Hospitals in England are being forced to suspend acute services, because they don't have enough doctors and nurses, ITV News can reveal.
Sixteen trusts told us that in the past 12 months they'd had to close or suspend essential services because of insurmountable staffing problems.
The findings throw fresh doubt on the government's ability to deliver a fully seven-day NHS. Health Secretary Jeremy Hunt has promised to achieve that by 2020.
But the shutdowns ITV News can reveal should not surprise his department.
A risk assessment leaked on Monday from within the Department of Health showed ministers were warned staff shortages could jeopardise his seven-day plans.
During the row over their new contracts, junior doctors have repeatedly claimed hospitals are understaffed and struggling to cope with rising numbers of patients.
ITV News asked every NHS Trust in England if, over the past 12 months, they had suspended any acute services because of a shortage of doctors or nurses to staff the service.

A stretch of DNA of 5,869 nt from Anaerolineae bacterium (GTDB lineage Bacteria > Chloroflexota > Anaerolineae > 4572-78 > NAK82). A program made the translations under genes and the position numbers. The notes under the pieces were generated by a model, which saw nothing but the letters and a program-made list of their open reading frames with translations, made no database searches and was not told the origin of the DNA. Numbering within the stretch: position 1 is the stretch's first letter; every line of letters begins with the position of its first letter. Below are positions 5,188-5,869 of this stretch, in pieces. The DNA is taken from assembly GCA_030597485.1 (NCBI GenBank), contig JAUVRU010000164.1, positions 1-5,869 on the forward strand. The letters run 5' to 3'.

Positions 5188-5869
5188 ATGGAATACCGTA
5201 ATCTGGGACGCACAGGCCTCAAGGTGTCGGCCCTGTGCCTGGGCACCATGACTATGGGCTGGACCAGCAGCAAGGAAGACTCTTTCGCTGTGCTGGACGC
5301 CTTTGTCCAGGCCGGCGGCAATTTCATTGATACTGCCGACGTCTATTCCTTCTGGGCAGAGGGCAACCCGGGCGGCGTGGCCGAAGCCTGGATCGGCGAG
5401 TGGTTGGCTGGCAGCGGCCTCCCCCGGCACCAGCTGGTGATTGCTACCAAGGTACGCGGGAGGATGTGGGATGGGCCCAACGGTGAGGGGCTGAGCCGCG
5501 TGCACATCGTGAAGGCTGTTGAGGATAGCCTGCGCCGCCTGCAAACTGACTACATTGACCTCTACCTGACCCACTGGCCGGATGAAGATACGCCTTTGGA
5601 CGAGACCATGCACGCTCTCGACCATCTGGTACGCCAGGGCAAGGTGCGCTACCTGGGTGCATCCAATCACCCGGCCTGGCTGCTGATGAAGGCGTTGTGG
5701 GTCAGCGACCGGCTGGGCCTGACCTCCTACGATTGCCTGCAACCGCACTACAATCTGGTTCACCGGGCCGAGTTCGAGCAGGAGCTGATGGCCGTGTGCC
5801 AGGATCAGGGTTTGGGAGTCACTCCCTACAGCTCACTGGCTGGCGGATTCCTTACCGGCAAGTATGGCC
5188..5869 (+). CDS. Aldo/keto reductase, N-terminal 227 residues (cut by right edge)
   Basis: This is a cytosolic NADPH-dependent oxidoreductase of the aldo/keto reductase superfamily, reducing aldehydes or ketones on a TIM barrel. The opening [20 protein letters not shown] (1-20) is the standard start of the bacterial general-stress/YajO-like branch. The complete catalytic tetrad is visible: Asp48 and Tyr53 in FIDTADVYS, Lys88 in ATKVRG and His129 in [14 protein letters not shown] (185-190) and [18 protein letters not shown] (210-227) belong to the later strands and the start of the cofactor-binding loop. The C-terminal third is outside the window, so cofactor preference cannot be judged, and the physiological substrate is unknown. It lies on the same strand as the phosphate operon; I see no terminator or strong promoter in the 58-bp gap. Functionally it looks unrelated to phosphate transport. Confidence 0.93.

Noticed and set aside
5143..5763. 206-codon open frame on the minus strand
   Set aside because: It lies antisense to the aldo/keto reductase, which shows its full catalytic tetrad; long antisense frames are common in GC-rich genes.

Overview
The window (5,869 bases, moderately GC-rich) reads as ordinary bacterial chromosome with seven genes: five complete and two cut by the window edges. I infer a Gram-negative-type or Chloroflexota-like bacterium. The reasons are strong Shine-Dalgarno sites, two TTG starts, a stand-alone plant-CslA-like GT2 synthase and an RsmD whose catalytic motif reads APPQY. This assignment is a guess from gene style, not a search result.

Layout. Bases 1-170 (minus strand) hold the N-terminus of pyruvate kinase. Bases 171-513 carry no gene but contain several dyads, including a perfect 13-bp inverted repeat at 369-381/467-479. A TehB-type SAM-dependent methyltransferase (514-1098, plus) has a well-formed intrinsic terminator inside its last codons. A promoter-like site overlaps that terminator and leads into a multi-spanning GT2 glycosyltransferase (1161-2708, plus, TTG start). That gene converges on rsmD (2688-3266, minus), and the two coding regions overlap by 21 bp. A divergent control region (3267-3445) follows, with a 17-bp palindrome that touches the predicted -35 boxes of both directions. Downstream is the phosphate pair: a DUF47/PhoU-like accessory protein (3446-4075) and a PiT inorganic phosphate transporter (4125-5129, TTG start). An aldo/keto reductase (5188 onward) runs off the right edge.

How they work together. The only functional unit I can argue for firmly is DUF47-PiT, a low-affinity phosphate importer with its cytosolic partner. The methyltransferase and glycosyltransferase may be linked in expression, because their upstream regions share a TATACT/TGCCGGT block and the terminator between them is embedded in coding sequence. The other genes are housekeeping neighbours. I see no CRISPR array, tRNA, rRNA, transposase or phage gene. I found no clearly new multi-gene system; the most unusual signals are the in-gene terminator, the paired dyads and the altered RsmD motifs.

Sixteen trusts - one in seven of those who responded - had been forced to take such extreme measures.
Among them were:
- Airedale NHS Trust suspended maternity services 11 times over 12 months
- East Cheshire suspended maternity services twice and children's wards 19 times
Princess Alexandra Hospital in Essex told us it has fully suspended its stroke service since April this year.
The findings also included Chorley hospital.
It has been one of the few to make national headlines after controversially downgrading its A&E when staffing reached dangerously low levels.
In a statement, NHS Improvement told ITV News
A spokesperson for Airedale NHS Trust said: "Maternity like any acute service has significant fluctuations in demand and the complexity of the patients accessing the service.
"An escalation guideline is in place which provides clear guidance to staff on unit diversions. The diversion only occurs in the interests of maintaining patient safety."
East Cheshire NHS Trust said that its maternity and paediatrics units experience "varying levels of demand".
A spokesperson said: "On occasions when the level of activity and complexity of case mix exceeds what can be safely provided from within existing staff and bed capacity the trust has procedures in place to support alternative arrangements.
"The trust’s priority is to maintain safe standards of care at all times."